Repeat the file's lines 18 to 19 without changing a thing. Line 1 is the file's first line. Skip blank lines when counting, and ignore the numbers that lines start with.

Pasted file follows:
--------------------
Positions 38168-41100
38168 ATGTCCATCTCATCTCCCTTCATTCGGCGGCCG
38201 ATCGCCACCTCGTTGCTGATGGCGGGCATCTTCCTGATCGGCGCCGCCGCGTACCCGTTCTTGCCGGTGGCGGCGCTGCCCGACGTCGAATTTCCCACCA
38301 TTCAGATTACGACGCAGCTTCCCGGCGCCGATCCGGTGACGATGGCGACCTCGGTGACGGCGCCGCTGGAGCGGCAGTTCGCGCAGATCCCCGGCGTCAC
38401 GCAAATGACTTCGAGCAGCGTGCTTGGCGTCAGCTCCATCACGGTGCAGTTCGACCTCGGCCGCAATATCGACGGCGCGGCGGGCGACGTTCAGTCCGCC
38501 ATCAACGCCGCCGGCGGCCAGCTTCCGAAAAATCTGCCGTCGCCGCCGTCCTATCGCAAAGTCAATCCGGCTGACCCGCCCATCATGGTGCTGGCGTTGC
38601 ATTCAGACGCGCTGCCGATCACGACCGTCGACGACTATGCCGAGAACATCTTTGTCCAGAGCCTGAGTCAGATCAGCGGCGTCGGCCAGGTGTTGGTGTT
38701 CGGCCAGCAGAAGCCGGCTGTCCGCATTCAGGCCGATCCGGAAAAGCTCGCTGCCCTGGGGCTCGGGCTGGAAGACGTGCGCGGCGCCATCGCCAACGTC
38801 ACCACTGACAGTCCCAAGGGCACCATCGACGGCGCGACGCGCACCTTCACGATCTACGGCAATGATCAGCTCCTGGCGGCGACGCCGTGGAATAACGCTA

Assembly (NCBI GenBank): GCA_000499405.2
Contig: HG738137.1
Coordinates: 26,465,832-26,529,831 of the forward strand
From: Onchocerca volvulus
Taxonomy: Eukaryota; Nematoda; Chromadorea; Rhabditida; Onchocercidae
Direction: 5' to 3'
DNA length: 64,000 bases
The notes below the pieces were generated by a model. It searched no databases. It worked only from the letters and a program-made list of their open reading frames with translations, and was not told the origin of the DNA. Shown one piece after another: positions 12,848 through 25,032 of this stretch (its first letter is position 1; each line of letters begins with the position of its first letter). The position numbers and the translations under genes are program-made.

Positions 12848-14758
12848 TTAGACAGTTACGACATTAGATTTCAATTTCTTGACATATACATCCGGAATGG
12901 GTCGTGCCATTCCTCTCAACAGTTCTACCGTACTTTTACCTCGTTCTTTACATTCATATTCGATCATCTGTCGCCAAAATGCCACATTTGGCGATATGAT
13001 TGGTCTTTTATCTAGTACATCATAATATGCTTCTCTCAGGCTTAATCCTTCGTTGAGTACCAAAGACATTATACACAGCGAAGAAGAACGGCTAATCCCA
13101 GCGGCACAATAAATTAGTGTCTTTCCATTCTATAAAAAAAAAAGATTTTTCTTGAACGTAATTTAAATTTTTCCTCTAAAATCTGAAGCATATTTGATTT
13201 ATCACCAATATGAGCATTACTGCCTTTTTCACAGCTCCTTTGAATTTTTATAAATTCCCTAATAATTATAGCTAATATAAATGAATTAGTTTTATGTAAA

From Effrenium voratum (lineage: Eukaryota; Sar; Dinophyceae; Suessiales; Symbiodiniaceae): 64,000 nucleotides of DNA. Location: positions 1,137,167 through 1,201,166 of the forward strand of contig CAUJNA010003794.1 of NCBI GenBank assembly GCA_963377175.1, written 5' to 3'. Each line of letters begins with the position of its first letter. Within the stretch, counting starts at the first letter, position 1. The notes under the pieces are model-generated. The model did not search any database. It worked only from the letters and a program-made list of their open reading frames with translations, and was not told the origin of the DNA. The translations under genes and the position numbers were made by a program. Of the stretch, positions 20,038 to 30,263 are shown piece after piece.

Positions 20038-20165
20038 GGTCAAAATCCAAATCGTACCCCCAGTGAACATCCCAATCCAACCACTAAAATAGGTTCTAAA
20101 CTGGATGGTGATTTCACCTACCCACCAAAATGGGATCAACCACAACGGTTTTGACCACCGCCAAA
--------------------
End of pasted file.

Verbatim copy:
Positions 12848-14758
12848 TTAGACAGTTACGACATTAGATTTCAATTTCTTGACATATACATCCGGAATGG